30. I therefore welcome the recent proposals from the government to ensure that where sensitive intelligence-related material is relevant to a civil case it will be possible for the Judge to decide to consider it in a closed process. No material that is currently considered in public will be made secret under the new arrangements and the effect will be that more, rather than less, material will go before the courts. But the sensitive material will be protected. This will mean better justice and better accountability.
Presumably this speech was carefully vetted beforehand, so it is astonishing to see this political spin on the Justice and Security Bill.
It will be Ministers and Whitehall civil servants, not independent Judges who determine if Closed Material Procedure is applied to a particular bit of evidence in a civil case. i.e. the very people who are being sued in a civil case for, say, complicity in torture or breach of confidentiality etc. will be able to prevent the complainants from seeing evidence either for genuine national security reasons, or, unfortunately and just as likely, to cover up a political or bureacratic scandal.
The Justice and Security Bill would also nobble the the use of "Norwich Pharmacal" discovery orders, which have led to the revelations of illegal complicity in torture by UK intelligence agencies.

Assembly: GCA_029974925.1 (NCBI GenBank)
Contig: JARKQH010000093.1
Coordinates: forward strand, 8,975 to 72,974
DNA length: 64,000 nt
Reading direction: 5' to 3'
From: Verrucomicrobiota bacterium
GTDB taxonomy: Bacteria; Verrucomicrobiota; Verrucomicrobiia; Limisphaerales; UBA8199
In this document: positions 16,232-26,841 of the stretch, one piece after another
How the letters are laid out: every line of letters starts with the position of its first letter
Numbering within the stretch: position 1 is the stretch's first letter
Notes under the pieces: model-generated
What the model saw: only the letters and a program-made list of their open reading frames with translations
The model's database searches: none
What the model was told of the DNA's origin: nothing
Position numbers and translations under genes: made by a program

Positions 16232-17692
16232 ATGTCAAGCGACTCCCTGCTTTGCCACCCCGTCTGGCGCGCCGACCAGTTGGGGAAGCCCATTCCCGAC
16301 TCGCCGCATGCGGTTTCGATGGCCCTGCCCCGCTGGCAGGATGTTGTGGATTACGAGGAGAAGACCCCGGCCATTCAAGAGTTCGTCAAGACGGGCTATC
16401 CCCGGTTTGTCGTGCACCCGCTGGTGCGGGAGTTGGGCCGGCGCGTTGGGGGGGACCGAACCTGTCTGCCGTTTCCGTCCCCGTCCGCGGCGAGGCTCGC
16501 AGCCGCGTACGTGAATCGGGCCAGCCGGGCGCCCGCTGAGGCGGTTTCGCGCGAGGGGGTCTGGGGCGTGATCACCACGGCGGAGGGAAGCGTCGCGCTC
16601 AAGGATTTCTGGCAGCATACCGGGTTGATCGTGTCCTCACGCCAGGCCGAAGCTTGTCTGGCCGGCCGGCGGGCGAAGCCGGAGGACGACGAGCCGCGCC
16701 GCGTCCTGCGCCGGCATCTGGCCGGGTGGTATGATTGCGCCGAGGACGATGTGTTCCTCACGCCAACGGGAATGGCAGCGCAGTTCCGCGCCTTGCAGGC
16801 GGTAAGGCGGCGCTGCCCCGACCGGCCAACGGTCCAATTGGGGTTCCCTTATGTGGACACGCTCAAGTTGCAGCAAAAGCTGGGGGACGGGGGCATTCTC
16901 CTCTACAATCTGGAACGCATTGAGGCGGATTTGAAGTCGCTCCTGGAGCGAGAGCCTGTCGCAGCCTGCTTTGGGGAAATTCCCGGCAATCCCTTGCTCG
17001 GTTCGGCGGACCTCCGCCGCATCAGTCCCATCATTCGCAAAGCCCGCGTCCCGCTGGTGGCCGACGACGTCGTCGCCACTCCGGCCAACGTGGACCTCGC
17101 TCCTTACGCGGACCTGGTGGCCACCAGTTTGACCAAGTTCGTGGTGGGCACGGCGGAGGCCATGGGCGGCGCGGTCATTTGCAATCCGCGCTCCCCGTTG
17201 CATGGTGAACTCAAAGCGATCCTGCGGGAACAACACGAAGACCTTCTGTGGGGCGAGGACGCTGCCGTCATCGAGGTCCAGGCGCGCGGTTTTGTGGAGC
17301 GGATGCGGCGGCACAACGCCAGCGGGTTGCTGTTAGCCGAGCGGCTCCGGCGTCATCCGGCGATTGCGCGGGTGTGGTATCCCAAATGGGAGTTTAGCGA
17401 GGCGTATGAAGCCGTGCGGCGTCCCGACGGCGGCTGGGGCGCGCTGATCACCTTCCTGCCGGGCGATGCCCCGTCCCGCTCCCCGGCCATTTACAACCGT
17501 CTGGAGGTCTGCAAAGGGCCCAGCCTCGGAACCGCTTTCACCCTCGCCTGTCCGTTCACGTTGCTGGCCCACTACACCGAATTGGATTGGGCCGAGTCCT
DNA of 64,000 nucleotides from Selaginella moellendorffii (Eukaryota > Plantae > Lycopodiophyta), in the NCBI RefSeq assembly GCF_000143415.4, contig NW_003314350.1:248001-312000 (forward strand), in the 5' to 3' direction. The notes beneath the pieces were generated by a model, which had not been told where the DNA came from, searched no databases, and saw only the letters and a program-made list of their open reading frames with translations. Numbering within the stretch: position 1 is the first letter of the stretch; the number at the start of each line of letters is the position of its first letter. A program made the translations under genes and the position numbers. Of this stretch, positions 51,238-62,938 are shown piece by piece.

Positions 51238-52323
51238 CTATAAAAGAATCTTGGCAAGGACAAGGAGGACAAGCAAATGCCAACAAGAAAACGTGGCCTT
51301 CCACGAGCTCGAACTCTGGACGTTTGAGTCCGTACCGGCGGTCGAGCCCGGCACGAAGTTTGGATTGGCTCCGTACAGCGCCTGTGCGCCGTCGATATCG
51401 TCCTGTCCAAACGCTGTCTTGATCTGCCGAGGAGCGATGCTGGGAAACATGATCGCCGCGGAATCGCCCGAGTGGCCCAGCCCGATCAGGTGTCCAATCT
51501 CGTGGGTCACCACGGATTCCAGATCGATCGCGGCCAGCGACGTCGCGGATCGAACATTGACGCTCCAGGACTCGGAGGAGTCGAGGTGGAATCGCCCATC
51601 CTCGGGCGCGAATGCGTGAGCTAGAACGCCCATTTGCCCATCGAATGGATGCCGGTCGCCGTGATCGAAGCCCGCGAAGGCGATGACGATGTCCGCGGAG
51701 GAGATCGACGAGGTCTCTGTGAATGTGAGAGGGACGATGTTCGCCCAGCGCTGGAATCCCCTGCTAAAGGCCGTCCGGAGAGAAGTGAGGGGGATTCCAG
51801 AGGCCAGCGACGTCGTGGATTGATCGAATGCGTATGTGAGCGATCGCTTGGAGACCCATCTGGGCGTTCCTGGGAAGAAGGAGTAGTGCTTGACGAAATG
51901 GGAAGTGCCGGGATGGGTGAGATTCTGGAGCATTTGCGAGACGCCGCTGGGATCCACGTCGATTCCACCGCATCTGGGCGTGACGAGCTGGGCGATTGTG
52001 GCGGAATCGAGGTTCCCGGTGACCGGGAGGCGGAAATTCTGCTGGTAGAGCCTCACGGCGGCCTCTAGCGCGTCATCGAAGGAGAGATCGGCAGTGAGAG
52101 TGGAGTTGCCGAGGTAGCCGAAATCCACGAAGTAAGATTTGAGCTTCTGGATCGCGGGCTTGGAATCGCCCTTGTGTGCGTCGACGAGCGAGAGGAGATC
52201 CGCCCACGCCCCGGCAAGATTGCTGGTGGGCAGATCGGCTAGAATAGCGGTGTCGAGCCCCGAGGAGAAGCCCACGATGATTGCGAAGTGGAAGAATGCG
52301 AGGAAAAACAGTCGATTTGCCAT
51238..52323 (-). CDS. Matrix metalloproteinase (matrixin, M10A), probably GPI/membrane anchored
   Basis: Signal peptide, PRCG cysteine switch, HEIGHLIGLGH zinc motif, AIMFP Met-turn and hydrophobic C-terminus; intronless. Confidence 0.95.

The Justice & Security Bill proposes minor changes to the role of the Intelligence and Security Committee
31. The government also proposes that the Intelligence and Security Committee should have a wider remit, with stronger powers to hear sensitive evidence and a more direct link to Parliament - again leading to better and more transparent accountability, which we welcome.
Since Jonathan Evans is not complaining that these changes go too far, it is obvious that these changes are utterly cosmetic and that MI5 is confident that they can still run rings around the parliamentarians, as have they done in the past.
There is also some political spin on the Draft Communications Data Bill:
32. At the same time, the proposed legislation to ensure that communications data continues to be available to the police and security agencies in the future, as it has in the past, is in my view a necessary and proportionate measure to ensure that crimes, including terrorist crimes, can be prevented, detected and punished. It would be extraordinary and self-defeating if terrorists and criminals were able to adopt new technologies in order to facilitate their activities while the law enforcement and security agencies were not permitted to keep pace with those same technological changes.
Jonathan Evans as Director General of MI5 the Security Service should not be seeking to influence Parliament about extra snooping powers and infrastructure which will be used against "crime" and "criminals" in general, rather than just in exceptional terrorism cases.
The spin from the Home Office, supported by the Bernard Hogan-Howe, the Commissioner of the Metropolitan Police, another serving public official who should not be meddling politics, is that the Communications Data retention and "filtering" and snooping will only be for "terrorism and serious crimes". In fact the text of the proposed Bill applies to all levels of crime, including the most minor and petty infringements of unjust or ineptly constructed bureaucratic regulations, exactly the sort of thing which has been abused under the Regulation of Investigatory Powers Act 2000.
It is inconceivable that neither the Home Office nor the Metropolitan Police nor MI5 the Security Service are unaware of this, so this section of the speech must also be treated as deliberate political meddling for more authoritarian snooping powers and budgets.